“We pride ourselves on having good people, and that starts with the family,” Reed says. “My boys are the fifth generation to work in sheep, and it’s a blessing to have them around. We didn’t think that Travis would be here because he was slated to play baseball. But a knee injury changed those plans. Still, we were surprised he came back. He never really cared for ranching, and still doesn’t even though he’s good at it. But running the plant has been a great fit for him.”
Reed stressed to his boys that they weren’t required to work in the family business, that his first priority was for them to find a line of work they enjoyed.
“The hardest part about running the plant is dealing with an eight-hour work day,” Reed says. “Being farmers and ranchers, we’re used to working until the work is done. But anything over eight hours in the plant (which employs a U.S. Department of Agriculture inspector) brings financial consequences that we have to deal with. There’s no overtime pay in ranching, so that took some getting used to with the plant.”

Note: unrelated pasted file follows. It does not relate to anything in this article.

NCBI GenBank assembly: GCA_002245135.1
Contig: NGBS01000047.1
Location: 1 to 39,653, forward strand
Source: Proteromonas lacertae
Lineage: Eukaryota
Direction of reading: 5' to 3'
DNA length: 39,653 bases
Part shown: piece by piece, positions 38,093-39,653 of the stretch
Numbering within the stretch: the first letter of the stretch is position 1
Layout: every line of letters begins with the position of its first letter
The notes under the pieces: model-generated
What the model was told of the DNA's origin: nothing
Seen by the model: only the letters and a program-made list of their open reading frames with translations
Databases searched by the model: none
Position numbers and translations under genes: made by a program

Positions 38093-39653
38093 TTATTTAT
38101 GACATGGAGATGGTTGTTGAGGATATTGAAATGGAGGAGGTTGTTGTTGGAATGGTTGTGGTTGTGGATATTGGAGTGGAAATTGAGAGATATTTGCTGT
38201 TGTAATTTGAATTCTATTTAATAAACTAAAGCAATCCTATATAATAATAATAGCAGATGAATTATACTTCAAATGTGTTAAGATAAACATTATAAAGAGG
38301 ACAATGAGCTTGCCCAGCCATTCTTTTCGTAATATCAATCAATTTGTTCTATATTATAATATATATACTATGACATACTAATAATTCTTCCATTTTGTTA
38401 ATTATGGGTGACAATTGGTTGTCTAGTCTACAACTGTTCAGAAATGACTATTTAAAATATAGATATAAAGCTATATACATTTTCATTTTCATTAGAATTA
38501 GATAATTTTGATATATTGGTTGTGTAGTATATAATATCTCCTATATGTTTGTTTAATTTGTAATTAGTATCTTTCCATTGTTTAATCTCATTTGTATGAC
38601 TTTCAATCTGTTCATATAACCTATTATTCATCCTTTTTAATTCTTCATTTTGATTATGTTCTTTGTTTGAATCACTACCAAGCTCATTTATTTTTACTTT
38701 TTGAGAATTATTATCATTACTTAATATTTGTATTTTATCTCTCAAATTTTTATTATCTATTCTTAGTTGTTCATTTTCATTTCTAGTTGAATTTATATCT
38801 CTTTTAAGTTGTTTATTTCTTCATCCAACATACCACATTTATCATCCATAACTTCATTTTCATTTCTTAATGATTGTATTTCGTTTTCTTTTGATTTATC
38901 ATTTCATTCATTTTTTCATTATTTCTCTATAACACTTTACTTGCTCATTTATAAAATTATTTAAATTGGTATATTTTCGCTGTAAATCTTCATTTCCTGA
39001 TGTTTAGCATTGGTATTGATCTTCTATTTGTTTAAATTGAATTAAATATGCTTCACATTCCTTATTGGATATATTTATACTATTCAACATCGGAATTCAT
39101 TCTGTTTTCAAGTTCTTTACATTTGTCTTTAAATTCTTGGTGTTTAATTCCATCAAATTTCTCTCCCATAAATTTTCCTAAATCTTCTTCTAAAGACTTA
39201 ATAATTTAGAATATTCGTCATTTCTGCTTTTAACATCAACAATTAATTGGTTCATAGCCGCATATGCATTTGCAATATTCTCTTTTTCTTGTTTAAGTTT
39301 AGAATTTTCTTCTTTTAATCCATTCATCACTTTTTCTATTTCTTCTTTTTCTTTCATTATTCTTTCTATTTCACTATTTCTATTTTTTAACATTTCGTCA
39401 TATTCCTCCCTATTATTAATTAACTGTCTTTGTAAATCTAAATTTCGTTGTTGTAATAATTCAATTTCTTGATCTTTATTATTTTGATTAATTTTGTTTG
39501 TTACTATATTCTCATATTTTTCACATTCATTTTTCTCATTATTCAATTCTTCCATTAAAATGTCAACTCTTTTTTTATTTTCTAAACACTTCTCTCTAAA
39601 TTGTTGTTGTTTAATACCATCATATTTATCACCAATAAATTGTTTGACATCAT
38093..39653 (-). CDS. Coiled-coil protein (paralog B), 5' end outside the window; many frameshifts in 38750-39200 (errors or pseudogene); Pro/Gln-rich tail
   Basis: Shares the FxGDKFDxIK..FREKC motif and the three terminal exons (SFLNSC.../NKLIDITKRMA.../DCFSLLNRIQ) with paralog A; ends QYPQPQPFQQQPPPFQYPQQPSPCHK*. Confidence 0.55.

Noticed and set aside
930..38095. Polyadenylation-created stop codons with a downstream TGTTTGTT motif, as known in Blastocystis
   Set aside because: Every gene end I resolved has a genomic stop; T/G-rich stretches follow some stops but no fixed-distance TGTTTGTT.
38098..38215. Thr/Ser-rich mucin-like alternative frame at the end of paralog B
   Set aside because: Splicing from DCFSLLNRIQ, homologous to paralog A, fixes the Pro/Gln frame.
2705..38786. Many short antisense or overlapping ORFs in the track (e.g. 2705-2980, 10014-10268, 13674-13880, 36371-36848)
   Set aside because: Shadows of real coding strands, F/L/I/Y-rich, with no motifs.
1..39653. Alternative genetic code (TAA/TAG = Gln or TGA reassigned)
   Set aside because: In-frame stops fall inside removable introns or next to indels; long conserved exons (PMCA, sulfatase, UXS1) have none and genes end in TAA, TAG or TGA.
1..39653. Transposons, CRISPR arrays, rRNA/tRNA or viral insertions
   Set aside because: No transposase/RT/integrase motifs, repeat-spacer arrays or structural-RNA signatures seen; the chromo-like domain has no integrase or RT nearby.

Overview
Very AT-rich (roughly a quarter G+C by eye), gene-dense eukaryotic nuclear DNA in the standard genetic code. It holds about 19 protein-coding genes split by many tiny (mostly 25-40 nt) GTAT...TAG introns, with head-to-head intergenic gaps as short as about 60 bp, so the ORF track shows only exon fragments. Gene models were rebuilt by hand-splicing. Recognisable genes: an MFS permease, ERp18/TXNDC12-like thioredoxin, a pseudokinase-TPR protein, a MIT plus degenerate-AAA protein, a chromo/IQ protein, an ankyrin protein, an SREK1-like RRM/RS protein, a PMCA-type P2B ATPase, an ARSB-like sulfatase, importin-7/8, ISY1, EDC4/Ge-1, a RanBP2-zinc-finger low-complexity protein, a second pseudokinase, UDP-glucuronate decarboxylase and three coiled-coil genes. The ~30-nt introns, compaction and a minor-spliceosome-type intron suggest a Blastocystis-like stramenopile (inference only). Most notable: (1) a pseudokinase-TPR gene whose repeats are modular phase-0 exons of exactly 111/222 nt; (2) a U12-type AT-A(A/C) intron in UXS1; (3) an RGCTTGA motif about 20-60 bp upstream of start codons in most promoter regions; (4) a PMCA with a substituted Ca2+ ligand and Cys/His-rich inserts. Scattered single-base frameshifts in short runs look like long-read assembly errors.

In typical fashion, Reed takes such “opportunities” at the plant and turns them into win-win situations for the family business. In processing lambs, he ran into a fare amount of waste products that the local rendering plant wouldn’t take because of scrapie-related concerns.
“We compost that waste and spread it on the fields,” he says. “The secret for meat compost is that you need lots of fiber, and we’re in an area that has lots of fiber from the grass seed straw. We can take the bottom bales, the wet bales, the undersized bales and make them work for us, and they’re virtually free. We mix meat by-products, fat, bone, hides we can’t use with the straw and it makes wonderful compost. We’ve doubled the yields on our grass seed since we started using it. It would cost us a fortune to take that waste to the landfill, so we found a solution that works for us.”
Some people have a problem for every solution, but Reed seems to have a solution for every problem.
“I look for opportunities all the time,” he admits. “For some reason, I’ve always had a knack for that. When we built the plant, people said it took a lot of guts or that it was risky. I didn’t see it as a risk. I saw it as a heck of an opportunity.”